Garnet has two sworls, although it’s more difficult to see when she has her summer coat (it’s much more obvious with her winter coat). That being said, they are right next to each other, above her eyes. As with Ollie, some whorlologists believe that multiple whorls can indicate multiple personalities. With Garnet, I will acknowledge that she does seem to have different personalities on different days, but I think that stems more with her exercise level rather than how her hair grows. Horses with whorls on the right side are supposed to be more uncooperative- I would not say that Garnet is uncooperative, but rather she is a mare and has her own mind.
Lou Dillon has a simple swirl right in the middle of his face, between his eyes. Just like Tamahome and Grace, the simple swirl means that the horse a simple, predictable personality. Lou Dillon definitely does not fit this- he can be unpredictable at times, which is one of the reasons we have never tried to ride him. That being said, his nature now is most likely due to the abuse he suffered before he came to Hanaeleh. Even if there was some sort of science behind whorls, the truth is that we don’t treat horses the same, and a lot of horses unfortunately are victims of cruel and abusive training. Assuming we can determine how they will act by how their hair grows while also ignoring their past is unfair to the horse.
Raven has a linear whorl- it is a line that goes down the middle of her forehead. Horses who have linear whorls are supposed to be sweet and good natured. I will say that this is actually accurate of Raven- she is a very sweet horse. I assume that it helps that she is a Friesian and has never been trained to do much and everyone probably has treated her as if she were a princess for her entire life.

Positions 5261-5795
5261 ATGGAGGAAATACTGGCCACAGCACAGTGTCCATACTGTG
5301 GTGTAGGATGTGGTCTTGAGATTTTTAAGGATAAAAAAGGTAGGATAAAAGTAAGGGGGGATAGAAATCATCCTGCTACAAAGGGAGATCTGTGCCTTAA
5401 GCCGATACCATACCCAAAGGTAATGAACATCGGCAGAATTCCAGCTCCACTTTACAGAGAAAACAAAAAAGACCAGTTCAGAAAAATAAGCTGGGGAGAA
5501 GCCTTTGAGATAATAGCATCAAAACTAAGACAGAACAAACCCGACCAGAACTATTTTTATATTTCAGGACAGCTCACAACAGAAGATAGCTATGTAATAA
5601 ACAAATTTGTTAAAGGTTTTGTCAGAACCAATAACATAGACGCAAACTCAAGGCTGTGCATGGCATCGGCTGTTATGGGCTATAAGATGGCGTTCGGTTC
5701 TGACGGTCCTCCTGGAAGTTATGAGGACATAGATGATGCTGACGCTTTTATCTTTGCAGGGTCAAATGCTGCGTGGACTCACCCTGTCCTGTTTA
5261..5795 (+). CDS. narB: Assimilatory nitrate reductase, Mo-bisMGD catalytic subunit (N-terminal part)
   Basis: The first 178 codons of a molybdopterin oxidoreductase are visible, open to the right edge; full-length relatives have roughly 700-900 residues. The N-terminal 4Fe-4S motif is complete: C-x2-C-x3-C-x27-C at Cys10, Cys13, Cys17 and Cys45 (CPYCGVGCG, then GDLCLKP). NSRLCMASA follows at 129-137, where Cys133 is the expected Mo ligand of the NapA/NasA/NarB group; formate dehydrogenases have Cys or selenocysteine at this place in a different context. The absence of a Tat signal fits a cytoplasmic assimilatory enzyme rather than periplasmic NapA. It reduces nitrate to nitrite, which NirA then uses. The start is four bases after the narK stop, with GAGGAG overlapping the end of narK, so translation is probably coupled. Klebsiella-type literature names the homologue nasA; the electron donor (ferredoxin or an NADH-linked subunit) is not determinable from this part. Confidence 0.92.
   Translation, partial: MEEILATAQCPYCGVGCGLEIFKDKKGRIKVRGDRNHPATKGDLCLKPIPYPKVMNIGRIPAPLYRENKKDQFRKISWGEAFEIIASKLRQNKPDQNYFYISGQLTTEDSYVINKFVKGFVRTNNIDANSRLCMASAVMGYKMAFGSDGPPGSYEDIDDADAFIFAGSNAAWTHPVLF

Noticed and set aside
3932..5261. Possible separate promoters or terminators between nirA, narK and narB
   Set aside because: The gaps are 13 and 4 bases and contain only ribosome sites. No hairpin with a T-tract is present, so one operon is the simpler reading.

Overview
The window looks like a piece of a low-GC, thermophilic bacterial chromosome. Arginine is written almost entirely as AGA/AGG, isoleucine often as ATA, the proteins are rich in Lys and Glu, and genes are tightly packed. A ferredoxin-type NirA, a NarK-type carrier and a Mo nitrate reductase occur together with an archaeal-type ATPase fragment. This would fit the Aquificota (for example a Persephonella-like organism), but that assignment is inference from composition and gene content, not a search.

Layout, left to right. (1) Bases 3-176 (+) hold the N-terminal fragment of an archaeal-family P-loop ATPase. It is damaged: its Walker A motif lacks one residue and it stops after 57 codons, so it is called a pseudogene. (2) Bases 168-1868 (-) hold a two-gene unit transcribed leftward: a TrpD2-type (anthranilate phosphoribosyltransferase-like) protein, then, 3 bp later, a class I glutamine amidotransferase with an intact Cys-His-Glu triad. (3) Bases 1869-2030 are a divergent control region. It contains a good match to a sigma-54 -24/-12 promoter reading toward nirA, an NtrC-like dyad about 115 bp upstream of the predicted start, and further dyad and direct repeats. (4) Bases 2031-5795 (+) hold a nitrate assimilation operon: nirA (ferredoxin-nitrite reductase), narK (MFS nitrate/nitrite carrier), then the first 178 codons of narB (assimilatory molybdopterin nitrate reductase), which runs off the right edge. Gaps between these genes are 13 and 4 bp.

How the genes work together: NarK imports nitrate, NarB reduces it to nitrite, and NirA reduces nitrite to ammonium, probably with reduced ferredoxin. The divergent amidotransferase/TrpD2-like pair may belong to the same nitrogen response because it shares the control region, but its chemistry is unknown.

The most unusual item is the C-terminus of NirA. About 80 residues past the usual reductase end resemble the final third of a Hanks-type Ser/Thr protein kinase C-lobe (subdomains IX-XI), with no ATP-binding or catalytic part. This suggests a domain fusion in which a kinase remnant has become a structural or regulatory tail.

Hope has a simple swirl up high and on the right of her face. A horse with a simple swirl is supposed to be easy-going and kind, but it’s also above her eyes, and on the right, which means that she is also supposed to be reactive and uncooperative. Poor Hope- if we believe the whorlologists, she doesn’t know whether she’s coming or going! Hope is pretty cooperative, and her biggest issue is that she sometimes doesn’t want to be caught, but that really stems from neglect, not how her hair grows.
Hershey has a simple whorl in the middle of his forehead, but it’s relatively high up, meaning that he’s supposed to be easy-going and sweet, but also intelligent and reactive. I guess those adjectives can be applied to Hershey at any given moment, but not all at once. Hershey is never really easy-going, but he does have a good work ethic and is solid whenever he’s being worked. He’s sweet with a person who is an alpha, and who constantly reinforces that alpha position, but he’ll try to bite and kick everyone else. He is intelligent except when he does stupid things like whacking his head into the tie rail, and he isn’t so much reactive as he is completely unable to stand quietly when he’s separated from Gypsy.
I confess I didn’t go into this exercise believing that I would gain any great insight into the horse’s personalities, and certainly I came out if it without any. I think the biggest issue I have with the unscience of whorls is that people point to them in order to excuse their poor excuse for training as opposed to challenging themselves to change their training methods to try to better focus on the horse’s needs. As noted in many of the explanations, the whorls also do not take into account the abuse and poor training that the horses have endured; our personalities are shaped in part by our experiences, as are our horses’. While I think it’s interesting to see how hair grows on a horse’s head, I think going into a training session with a preconceived notion of how a horse will react (especially in a negative way), rather than being open to how the horse is reacting, can lead to disastrous results. As I noted above, my suggestion would be to put whorls in the category of astrology or tarot cards; fun to talk about, but completely unreliable.